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Secretary of State Antony Blinken will travel next week to South America, where he will meet with the Colombian president, former guerrilla Gustavo Petro, in Bogotá; with the Chilean socialist, Gabriel Boric, in Santiago, and with the Peruvian, Pedro Castillo, in Lima.
The tour includes his participation in the General Assembly of the Organization of American States (OAS), to be held from October 5 to 7 in the Peruvian capital.
The first country to be visited by the leader of U.S. diplomacy will be Colombia, on October 3 and 4, where he will meet with Petro in addition to the Vice President, Francia Marquez, and the Minister of Foreign Affairs, Alvaro Leyva.
State Department spokesman Ned Price explained in a statement that Blinken will discuss with Colombian authorities the implementation of a comprehensive approach to combat drug trafficking and mitigate its impacts on health, security, and the environment.
He will also offer his “collaboration” for the implementation of the 2016 Peace Accords and his support for the temporary protection status for Venezuelan migrants arriving in Colombia, a policy he considers “a model for the region.”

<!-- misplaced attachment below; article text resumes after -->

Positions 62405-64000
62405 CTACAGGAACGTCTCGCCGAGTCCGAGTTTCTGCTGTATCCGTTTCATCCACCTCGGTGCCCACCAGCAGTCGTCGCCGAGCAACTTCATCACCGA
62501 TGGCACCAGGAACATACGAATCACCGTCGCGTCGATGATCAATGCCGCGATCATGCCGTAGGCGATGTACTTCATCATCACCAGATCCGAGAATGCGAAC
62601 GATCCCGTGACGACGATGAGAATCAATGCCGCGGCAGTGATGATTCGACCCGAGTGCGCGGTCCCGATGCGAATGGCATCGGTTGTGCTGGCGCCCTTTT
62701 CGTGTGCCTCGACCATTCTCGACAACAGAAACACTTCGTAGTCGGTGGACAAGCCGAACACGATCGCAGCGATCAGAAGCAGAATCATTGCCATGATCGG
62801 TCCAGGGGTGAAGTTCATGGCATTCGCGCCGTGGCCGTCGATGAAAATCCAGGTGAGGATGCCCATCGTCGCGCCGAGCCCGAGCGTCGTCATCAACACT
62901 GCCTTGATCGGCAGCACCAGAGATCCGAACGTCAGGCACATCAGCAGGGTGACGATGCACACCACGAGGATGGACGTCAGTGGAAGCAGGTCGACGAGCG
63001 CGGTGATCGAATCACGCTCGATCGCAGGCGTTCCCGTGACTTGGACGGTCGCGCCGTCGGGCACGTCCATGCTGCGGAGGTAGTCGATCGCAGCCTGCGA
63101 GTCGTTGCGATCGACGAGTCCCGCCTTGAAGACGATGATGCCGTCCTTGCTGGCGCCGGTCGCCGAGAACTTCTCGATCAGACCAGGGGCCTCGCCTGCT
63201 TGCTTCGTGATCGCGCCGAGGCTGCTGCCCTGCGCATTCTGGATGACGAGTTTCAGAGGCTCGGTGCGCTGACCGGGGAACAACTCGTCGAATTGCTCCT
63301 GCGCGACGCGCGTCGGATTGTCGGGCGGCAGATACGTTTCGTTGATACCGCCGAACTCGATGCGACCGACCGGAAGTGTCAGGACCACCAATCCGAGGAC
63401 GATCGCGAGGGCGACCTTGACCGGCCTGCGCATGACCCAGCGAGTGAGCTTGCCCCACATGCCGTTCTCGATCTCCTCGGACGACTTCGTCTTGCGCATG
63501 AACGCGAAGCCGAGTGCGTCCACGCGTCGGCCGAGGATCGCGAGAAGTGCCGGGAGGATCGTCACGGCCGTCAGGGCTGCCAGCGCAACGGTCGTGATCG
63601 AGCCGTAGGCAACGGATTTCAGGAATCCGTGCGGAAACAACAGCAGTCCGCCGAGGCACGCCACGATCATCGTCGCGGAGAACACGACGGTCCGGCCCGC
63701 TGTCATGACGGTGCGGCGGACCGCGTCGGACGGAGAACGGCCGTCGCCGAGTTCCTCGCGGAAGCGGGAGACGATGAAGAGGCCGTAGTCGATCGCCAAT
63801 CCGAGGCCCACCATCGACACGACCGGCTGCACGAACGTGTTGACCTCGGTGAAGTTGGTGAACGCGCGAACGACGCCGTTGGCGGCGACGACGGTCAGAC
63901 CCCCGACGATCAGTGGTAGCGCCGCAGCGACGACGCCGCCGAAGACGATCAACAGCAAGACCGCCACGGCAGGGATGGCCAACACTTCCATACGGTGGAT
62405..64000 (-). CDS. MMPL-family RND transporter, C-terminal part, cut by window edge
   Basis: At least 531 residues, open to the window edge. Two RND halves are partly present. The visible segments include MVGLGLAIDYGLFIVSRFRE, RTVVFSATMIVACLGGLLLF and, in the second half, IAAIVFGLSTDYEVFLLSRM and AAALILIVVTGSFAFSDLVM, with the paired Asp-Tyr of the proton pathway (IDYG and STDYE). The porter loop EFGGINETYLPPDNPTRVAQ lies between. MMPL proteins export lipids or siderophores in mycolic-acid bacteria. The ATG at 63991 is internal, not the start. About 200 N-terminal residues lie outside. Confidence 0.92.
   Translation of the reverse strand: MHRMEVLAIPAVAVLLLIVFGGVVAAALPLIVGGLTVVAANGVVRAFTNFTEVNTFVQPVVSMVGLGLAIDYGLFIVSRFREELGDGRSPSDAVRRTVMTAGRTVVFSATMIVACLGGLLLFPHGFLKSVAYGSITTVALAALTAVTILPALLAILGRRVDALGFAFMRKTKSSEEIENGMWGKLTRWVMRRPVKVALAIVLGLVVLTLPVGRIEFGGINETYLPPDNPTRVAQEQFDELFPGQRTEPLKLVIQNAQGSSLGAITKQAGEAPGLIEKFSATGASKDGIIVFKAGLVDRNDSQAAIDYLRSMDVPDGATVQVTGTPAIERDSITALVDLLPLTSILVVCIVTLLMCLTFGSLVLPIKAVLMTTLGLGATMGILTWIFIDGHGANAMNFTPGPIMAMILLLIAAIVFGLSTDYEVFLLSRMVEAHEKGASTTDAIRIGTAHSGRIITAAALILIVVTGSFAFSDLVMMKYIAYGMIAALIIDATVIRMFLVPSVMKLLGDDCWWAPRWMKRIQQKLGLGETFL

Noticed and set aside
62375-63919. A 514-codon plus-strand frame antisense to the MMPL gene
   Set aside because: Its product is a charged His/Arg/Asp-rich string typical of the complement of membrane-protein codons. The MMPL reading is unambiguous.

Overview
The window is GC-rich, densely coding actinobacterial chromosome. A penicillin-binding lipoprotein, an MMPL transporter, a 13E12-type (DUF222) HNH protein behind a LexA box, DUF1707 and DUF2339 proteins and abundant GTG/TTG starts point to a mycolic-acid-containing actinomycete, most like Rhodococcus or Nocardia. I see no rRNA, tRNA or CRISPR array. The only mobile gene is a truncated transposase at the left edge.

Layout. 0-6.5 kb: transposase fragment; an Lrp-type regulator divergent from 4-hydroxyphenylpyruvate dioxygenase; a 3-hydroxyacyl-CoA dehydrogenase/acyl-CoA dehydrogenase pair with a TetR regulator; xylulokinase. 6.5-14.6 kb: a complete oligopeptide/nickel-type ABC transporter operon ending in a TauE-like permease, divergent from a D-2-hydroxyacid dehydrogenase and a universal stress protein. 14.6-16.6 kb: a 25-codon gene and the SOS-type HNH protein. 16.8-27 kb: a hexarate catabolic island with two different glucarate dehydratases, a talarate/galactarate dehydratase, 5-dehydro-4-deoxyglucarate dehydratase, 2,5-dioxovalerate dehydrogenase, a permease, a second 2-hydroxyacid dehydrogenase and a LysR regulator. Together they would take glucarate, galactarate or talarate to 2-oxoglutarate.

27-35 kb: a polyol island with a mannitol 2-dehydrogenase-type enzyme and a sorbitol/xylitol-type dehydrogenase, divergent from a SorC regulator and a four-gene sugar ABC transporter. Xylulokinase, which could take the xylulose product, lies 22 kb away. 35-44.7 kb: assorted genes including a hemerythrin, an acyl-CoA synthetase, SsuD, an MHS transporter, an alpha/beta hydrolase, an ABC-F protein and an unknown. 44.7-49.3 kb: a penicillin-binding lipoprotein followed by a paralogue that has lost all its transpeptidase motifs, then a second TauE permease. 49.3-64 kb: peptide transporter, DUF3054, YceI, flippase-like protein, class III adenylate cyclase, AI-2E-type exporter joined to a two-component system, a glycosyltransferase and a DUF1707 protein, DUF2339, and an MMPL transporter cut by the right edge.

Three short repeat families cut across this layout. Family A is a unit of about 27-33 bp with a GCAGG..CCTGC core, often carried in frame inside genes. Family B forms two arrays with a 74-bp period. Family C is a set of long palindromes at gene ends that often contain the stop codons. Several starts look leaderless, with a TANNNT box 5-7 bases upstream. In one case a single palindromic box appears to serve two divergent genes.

On October 5, Blinken will be in Santiago, Chile, where he will meet with Boric and Chilean Foreign Minister Antonia Urrejola, with whom he will address issues of investment, regional security, human rights, immigration, and the climate crisis.
The U.S. foreign minister will also visit Chile’s National Electric Coordinator (CEN), where U.S. companies are involved, and will meet with alumni of the Young Leaders of the Americas, a U.S.-sponsored initiative.
His South American tour will end in Lima on October 6-7, where he will lead his country’s delegation to the OAS General Assembly and will follow up on the implementation of the declaration approved at the Summit of the Americas last June in Los Angeles (USA) to curb the regional migration crisis.
In the Peruvian capital, Blinken will meet with Castillo and Peruvian Foreign Minister César Landa to discuss issues such as regional security, democracy, environmental protection and inclusive development.